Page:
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Trend of banning mobile phones in Australian high schools ‘not backed by research,’ expert warns


While a NSW Labor government would ban mobile phones in high schools if elected, an expert says the trending policy across Australia does not improve students’ focus. 

NSW Opposition Leader Chris Minns on Thursday praised South Australia for joining Tasmania, Victoria and Western Australia in banning the use of devices during school hours. 

Mr Minns announced in September that he would follow suit if elected in March, saying mobile phones were distracting from schoolwork. 

“It’s been resisted in New South Wales and frankly it shouldn’t be,” he said. 

“We’re asking children … teenage years and younger, to battle the forces of the big technology, and say no to mobile phones in the classroom.

“When we know these devices are in many ways built to keep people on their device for as long as possible.”

a man wearing a suit standing in front of another man wearing a suit and talking to the media
Opposition Leader Chris Minns praised South Australia for its policy that started this term.(ABC News)

However, digital literacy and wellbeing expert Dr Joanne Orlando said banning phones did not solve the two key issues the policy was designed to address: focus at school and bullying. 

“The majority of cyberbullying happens outside of school hours … and bullying doesn’t necessarily all occur online, most of the bullying actually happens offline, the oldschool way,” she said. 

Dr Orlando said online distraction was complicated, but school was prime time to teach children better ways of managing it. 

“The idea of banning it kind of washes schools’ hands with any responsibility around teaching students how not to be distracted.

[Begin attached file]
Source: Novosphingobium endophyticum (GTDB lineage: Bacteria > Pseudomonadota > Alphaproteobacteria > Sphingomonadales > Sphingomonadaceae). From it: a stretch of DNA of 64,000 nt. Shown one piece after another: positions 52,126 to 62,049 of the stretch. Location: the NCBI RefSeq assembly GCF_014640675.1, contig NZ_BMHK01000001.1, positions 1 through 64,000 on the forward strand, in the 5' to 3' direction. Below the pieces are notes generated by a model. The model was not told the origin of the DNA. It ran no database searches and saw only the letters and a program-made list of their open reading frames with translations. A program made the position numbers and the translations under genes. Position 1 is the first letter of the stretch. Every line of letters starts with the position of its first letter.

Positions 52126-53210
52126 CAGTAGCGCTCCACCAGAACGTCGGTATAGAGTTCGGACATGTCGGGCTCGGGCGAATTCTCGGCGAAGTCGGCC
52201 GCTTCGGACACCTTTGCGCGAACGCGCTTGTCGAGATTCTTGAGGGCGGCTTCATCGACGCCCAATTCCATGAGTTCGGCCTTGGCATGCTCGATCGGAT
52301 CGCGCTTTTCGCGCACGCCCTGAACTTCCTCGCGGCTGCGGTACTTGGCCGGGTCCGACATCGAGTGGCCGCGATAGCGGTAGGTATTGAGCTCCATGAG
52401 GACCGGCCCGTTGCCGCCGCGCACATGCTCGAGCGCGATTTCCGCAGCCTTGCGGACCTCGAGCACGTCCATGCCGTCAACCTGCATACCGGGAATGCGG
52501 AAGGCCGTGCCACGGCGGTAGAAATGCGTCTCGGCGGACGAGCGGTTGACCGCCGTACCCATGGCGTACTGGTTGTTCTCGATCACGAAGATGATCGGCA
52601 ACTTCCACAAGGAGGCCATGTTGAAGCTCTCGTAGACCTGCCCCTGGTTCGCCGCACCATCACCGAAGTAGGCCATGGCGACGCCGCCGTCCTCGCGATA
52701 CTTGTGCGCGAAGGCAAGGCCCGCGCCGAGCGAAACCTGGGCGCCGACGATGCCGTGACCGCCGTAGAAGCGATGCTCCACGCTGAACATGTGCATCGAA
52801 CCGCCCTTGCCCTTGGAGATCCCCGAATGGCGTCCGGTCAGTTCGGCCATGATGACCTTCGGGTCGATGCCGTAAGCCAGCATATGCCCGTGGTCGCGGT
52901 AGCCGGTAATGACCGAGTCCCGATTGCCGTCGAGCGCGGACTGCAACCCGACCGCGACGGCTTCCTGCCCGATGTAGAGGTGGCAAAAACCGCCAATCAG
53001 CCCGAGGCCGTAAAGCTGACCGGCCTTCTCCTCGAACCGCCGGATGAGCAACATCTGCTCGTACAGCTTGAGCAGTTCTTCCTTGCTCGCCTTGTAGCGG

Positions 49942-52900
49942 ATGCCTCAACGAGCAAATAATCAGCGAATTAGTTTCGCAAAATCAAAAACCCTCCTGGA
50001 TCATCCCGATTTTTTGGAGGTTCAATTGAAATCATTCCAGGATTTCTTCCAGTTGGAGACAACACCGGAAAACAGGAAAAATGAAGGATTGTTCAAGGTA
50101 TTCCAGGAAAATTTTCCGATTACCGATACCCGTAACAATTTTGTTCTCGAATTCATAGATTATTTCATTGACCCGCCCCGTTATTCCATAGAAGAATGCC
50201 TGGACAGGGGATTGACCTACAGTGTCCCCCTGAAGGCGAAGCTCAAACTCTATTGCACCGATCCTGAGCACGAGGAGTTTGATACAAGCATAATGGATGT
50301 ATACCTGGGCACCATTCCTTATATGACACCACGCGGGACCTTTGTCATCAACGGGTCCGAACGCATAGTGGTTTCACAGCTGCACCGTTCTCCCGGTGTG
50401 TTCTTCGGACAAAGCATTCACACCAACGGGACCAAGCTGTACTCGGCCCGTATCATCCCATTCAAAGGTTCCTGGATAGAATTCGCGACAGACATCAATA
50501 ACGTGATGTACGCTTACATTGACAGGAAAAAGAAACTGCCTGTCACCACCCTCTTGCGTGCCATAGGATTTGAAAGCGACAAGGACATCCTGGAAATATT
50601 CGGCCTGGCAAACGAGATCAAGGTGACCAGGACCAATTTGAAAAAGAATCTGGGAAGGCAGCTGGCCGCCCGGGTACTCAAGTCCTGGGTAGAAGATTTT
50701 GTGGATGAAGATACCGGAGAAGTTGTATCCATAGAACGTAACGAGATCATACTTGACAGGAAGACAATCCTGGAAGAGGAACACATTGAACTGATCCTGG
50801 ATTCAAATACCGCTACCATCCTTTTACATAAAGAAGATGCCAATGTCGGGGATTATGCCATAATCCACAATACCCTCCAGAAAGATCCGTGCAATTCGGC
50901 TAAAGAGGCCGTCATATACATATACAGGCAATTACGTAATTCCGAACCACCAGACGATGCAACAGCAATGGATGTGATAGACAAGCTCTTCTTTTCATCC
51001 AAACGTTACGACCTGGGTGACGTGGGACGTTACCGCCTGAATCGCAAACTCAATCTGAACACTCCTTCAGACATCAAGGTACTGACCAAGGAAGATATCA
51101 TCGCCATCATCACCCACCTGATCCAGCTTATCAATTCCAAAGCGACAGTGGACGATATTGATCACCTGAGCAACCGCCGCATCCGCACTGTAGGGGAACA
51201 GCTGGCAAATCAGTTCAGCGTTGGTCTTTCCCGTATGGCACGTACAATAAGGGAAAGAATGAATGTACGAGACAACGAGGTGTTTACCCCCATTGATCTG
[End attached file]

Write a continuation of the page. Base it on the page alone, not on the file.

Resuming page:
“Because they’re still going home and studying and doing their homework, in a very technology-saturated home environment.

“We’re losing billions of dollars worldwide due to digital distraction. So if students aren’t learning how to focus while around these devices, they’re not going to learn it in the workplace.” 

a woman looking and smiling
Dr Joanne Orlando says most cyberbullying takes place outside of school hours.(Supplied: Dr Joanne Orlando)

NSW Education Minister Sarah Mitchell believes secondary schools can manage the issue, and said the majority of them have already implemented their own restrictions. 

However, South Australian Premier Peter Malinauskas on Tuesday said parents were loving the consistency of knowing the same rule applied to everyone.

“The idea that we would have some schools allowing kids to use their phones in recess and lunch and other schools having a ban across the day, means that parents and students alike think it’s unfair,” he said. 

“It’s confusing that some kids would be allowed to have mobile phones in schools and others wouldn’t.”

a group of young girls standing around and using their mobile phones, you can only see their legs
The South Australian premier says the blanket rule ensured consistency.(ABC News)

A Sydney high school admin worker said a blanket ban was a “fantastic idea” as they were “absolutely distracting” students from their study. 

“We do notice a lot of the children are on their phones constantly, they’re not allowed to use them, but they’re on their phones all the time,” Alex Voudouris said.

“There is a ban from the moment they walk in the school gates to have their phones put away in their bags.

“But all the students still use them. A lot of them call their parents throughout the day. It’s a huge problem for Sydney schools.”

While Ms Voudouris couldn’t comment on specific cases, she said phones were “absolutely” being used for cyberbullying — another “huge issue,” she said.

a woman wearing glasses standing outdoors at a school playground looking at the camera
The education minister says high schools were already dealing with the issue.(ABC News: Sarah Mitchell)

Dr Orlando has spent a lot of time interviewing all age groups about their daily online habits.

“A lot of people feel quite out of control in terms of their technology use as adults,” she said. 

She said this hard-handed policy, while popular with parents, had no long-term research proving its efficacy. 

“We’re seeing these politicians saying, ‘well, it won’t hurt them’. Well, that’s not the reason to make a policy like this.”

And with the rise in popularity of online tools such as ChatGPT, Dr Orlando said students online learning was a far more complex question than a simple ban could answer. 



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